Get Free Tips, Sneak Peaks & Great Insights from Our Community of Writers & Readers

10 Ways to Publicise Your Self-Published Novel

10 Ways to Publicise Your Self-Published NovelRecently, a friend of mine self-published her first novel.  The novel was a piece of fiction but also a piece of social history based on the life her family lead in a small village in an English county and the main character’s travels.  The main character was drawn from her memories of her grandmother and told of her life from a young girl.

My friend did copious amounts of research for her book and painstakingly revamped and revamped her words until she had what she considered an acceptable novel (incidentally, she still feels it should have undergone further improvements – the writer’s curse).  She paid for the novel to be printed to produce a hard copy version, but also knew that she would have to offer it electronically too.

The main motivation for writing the novel wasn’t to make huge amounts of money from the endeavour.  No, it was more to give herself the satisfaction of producing a finished work and to tell her story (this is the first novel of a planned four).  However, she did wish to cover all associated costs.  She realised that the book would not sell itself, so created a plan of action to include all of those things she could do to promote her work.

I thought it might be useful to pass on 10 of her activities to you.

1. Given the geography of the novel had specific locations, all existing local contacts in the areas addressed by the book were contacted and a number of novels were sold through this route.

2. Local bookshops (sadly in decline) were approached to advertise and sell the novel with an obvious kickback for the shop’s proprietor.

3. Local groups were approached to suggest a presentation was given about the writing process and the local history of the book.  As a general point there are many groups who would welcome a talk.  Obvious ones include the WI, U3A, your local library, your local writing groups, etc., but there are many other local groups who may produce a good outlet for your novel.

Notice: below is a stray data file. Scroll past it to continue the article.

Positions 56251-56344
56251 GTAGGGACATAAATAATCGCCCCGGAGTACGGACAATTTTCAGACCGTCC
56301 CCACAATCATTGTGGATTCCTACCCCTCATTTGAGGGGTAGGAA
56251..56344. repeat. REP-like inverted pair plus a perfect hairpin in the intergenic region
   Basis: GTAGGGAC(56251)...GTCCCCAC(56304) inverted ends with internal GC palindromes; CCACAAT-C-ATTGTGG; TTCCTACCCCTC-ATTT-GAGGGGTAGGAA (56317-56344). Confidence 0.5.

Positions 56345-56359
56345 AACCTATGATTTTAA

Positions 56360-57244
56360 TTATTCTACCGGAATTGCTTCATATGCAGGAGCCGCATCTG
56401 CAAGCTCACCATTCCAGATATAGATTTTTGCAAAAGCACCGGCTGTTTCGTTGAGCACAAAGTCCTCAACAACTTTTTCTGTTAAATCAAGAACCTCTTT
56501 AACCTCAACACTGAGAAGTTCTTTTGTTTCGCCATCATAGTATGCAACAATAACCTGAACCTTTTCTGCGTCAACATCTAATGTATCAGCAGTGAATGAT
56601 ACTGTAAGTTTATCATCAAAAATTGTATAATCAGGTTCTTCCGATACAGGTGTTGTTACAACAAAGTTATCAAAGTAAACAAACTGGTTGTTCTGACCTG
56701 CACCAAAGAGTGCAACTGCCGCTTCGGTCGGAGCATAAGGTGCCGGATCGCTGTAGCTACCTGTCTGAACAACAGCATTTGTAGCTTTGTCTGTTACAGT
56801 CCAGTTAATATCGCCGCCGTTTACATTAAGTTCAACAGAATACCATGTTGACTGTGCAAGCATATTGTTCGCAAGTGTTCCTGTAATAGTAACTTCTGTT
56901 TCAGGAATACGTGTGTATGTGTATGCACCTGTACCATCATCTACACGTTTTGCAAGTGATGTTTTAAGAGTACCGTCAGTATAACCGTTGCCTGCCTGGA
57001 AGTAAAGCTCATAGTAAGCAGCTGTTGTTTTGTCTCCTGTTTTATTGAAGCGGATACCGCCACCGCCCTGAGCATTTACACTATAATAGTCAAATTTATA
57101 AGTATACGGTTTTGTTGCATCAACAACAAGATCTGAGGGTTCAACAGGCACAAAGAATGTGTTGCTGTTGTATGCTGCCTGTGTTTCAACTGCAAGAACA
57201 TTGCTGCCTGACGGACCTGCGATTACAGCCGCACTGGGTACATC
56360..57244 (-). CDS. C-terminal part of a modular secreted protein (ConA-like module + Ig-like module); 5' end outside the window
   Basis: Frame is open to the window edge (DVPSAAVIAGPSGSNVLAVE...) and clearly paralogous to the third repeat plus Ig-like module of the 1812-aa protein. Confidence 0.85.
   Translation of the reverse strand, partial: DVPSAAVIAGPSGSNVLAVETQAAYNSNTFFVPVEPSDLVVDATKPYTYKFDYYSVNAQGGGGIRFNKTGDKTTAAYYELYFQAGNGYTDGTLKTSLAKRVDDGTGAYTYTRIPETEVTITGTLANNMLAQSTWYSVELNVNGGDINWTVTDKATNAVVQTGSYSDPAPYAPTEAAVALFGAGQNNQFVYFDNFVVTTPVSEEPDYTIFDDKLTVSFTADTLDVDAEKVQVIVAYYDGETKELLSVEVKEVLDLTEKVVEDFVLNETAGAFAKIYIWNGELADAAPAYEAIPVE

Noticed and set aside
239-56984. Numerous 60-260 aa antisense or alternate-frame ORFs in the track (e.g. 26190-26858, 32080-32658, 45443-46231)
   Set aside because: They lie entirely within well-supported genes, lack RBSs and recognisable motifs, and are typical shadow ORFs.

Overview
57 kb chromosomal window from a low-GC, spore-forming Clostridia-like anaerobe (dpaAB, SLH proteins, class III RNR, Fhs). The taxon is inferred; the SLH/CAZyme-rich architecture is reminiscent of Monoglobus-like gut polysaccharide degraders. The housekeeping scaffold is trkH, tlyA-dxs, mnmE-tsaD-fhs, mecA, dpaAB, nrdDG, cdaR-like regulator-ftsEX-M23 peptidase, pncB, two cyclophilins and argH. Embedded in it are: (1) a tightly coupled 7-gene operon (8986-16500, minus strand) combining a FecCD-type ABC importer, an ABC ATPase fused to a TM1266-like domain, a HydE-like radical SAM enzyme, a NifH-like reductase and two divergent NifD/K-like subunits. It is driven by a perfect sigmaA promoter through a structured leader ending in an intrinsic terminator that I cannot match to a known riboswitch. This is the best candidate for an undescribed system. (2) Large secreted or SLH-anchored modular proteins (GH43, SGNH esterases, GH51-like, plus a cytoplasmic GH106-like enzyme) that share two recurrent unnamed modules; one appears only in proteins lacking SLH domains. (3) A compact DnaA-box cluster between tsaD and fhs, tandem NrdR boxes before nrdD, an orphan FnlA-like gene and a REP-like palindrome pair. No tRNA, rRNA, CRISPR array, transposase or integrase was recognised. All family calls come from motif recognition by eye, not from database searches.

4. Book signings were arranged at local venues.

5. Press releases were produced and sent to a variety of local outlets, e.g. the local paper, the local free papers, community group newsletters.

6. Small, cheap flyers were produced and left in suitable places, e.g. local pubs, doctors’ surgeries, cafes.

7. Where appropriate, opportunities to respond to features on websites, etc., were taken, obviously promoting the novel at the same time.

8. The author’s website was updated with information on the novel and, importantly, how to buy it.

9. The local radio stations were contacted with a view to be interviewed on a relevant programme.

10. Local writing events were attended and used as an opportunity to promote the book.

The above are just some of the additional activities you can engage with to sell more copies of your recently self-published novel and there will be lots of other things you can do.

Have you self-published your novel?  If you have any further ideas to help in the self-publishing route, please let us know in the comments below.

About Tony At The Word...

In addition to my own reading and writing activities, I am passionate about promoting both.

I hope that through “The Word Runs Through It” we can encourage reading and writing and a connection between people.

View all contributions by Tony At The Word...

Comments on this entry are closed.

  • Tony January 21, 2015, 9:30 am

    Thanks Maggie.

    It does seems that generating “local” interest is a strategy that is worth pursuing.

  • M J Knox January 14, 2015, 12:52 pm

    Useful advice given by your friend, Tony. I have found that marketing your book in the areas where it is set is a good idea. My first novel, ‘Isobel’s Son’ is set in North Norfolk and Warwickshire. It was featured on a Norfolk website (finestofnorfolk.co.uk) and in a glossy quarterly magazine (norfolkonmymind.co.uk) where we mentioned a local bookshop – The Holt Bookshop – which had kindly agreed to stock a few copies. Following the articles we were asked to supply more copies to the shop. Also, there was a little surge of sales through Amazon – both hard copies and on Kindle – that month.

    Locally, the library in Leamington Spa offered me a space to sell signed books and talk to other would be authors about the process of self-publishing and I sold some more that day. They have two copies on their shelves too.

    So, it is worth looking for local interest – even if you sell only a few more copies!